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Anticardiolipin Antibodies: A Review of the Literature


  • Lynette A. Ament CNM, MSN, RNC

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    • Lynette A. Ament received a postmaster's certificate in nurse-midwifery from the University of Illinois–Chicago. She is currently a doctoral candidate in nursing at the University of Wisconsin–Milwaukee. She is an assistant professor at Barat College and University of Health Sciences/Chicago Medical School in North Chicago, Illinois, and in clinical practice at Sinai Samaritan Hospital in Milwaukee, affiliated with the University of Wisconsin–Madison.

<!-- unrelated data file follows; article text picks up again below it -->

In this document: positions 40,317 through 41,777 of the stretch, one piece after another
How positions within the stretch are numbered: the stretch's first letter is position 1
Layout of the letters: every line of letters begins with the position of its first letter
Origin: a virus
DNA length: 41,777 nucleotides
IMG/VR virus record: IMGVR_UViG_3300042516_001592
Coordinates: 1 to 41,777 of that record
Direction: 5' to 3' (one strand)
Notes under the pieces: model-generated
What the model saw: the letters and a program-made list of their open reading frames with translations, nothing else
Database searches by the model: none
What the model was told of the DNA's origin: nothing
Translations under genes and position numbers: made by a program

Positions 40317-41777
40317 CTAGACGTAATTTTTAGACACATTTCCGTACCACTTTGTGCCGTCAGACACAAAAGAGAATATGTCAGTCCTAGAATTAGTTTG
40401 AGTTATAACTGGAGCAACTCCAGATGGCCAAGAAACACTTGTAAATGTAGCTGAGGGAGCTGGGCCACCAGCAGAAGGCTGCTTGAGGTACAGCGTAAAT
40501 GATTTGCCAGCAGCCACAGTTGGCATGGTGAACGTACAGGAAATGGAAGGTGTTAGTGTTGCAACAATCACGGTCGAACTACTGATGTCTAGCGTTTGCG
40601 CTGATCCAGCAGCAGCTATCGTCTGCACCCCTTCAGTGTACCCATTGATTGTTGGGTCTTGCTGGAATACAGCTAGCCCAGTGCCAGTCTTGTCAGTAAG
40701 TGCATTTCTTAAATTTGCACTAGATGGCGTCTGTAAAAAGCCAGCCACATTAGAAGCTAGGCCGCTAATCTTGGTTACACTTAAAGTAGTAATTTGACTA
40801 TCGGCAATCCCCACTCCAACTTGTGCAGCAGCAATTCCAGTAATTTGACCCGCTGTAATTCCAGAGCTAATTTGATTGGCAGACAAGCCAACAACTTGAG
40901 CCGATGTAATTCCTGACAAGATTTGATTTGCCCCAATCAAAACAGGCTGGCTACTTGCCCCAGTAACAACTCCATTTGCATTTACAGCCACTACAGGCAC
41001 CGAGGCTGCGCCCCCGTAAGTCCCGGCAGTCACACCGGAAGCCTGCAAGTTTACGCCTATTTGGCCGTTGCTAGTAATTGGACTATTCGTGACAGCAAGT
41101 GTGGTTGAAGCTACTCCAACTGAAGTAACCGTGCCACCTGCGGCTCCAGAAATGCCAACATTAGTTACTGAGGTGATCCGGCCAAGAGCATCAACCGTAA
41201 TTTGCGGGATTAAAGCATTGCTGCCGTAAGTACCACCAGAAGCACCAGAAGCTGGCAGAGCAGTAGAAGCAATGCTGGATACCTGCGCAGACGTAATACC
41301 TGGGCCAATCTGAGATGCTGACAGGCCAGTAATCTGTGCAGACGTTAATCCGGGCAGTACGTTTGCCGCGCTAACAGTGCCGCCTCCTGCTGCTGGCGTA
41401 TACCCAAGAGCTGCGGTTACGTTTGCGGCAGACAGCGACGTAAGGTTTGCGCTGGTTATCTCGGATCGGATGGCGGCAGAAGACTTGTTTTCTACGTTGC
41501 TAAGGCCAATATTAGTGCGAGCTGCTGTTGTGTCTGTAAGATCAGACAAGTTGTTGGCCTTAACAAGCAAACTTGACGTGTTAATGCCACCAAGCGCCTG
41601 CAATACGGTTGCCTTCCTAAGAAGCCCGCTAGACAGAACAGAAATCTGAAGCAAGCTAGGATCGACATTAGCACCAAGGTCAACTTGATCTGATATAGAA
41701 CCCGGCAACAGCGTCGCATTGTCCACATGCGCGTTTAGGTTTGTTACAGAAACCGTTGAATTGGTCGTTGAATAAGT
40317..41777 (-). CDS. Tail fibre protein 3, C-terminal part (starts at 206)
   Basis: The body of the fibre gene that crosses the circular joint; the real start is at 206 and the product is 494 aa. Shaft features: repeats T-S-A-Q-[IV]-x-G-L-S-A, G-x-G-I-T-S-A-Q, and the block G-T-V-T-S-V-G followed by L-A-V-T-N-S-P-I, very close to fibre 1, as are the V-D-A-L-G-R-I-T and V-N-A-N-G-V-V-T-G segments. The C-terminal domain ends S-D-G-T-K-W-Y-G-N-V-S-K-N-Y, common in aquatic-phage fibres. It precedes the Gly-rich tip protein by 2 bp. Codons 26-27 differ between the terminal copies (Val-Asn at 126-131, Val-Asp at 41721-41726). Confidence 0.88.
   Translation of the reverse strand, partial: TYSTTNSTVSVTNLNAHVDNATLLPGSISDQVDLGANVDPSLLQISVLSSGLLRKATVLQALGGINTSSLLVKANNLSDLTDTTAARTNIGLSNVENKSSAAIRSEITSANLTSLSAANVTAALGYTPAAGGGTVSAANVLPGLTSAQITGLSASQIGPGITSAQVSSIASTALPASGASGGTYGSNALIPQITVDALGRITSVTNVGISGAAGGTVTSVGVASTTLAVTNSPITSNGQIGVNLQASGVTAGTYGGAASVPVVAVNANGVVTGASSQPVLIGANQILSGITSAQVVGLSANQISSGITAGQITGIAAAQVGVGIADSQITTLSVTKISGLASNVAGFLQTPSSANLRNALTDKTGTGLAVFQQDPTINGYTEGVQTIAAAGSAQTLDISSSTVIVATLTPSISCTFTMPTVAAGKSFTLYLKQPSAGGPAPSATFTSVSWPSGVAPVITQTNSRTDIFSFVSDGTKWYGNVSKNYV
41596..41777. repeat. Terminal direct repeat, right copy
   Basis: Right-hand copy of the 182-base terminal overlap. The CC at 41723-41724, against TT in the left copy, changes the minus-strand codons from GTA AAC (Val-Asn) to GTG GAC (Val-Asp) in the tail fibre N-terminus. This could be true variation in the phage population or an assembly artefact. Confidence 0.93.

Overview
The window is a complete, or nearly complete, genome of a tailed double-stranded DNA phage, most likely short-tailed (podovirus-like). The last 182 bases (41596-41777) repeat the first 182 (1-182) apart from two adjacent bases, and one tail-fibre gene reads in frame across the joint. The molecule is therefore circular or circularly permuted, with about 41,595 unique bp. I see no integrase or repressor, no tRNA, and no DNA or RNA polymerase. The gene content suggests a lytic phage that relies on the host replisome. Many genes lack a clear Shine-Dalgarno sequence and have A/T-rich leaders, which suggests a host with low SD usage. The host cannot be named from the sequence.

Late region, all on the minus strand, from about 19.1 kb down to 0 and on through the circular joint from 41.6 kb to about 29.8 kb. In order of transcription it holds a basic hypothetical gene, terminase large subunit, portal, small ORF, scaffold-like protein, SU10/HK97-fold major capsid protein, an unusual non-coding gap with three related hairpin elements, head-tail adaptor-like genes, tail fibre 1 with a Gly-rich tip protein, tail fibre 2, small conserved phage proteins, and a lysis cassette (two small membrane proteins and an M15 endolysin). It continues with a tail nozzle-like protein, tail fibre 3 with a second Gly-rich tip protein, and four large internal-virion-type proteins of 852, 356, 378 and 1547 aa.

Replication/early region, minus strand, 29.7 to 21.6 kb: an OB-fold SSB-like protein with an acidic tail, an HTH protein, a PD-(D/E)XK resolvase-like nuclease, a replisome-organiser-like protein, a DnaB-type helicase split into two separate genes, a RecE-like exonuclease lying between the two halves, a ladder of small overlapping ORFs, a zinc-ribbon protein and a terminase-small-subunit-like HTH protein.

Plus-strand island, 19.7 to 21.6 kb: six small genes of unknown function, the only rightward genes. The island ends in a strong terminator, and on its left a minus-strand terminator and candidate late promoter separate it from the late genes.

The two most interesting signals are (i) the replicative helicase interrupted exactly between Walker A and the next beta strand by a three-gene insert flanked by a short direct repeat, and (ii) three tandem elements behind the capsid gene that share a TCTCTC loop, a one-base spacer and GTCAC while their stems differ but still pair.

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Repeated fetal loss may be a result of a variety of causes. Immunological factors have been implicated in fetal loss, intrauterine growth retardation, preeclampsia, and thrombocytopenia. Anticardiolipin antibodies (ACAs) belong to a family of autoantibodies known as antiphospholipid antibodies. Platelet aggregation and increased coagulation results from the presence of these antibodies, and is believed to contribute to the fetal complications. This article is a review of the physiological implications of ACAs, screening criteria for the presence of ACAs, prevalence rates, diagnostic measures, treatment options, and possible postpartum effects of ACAs. When women with recurrent pregnancy losses present for care, the nurse-midwife needs to be able to discuss possible causes, aspects of diagnosis, and treatment options available. With a better understanding of what these are, the nurse-midwife will be better able to plan care that will promote a positive pregnancy outcome.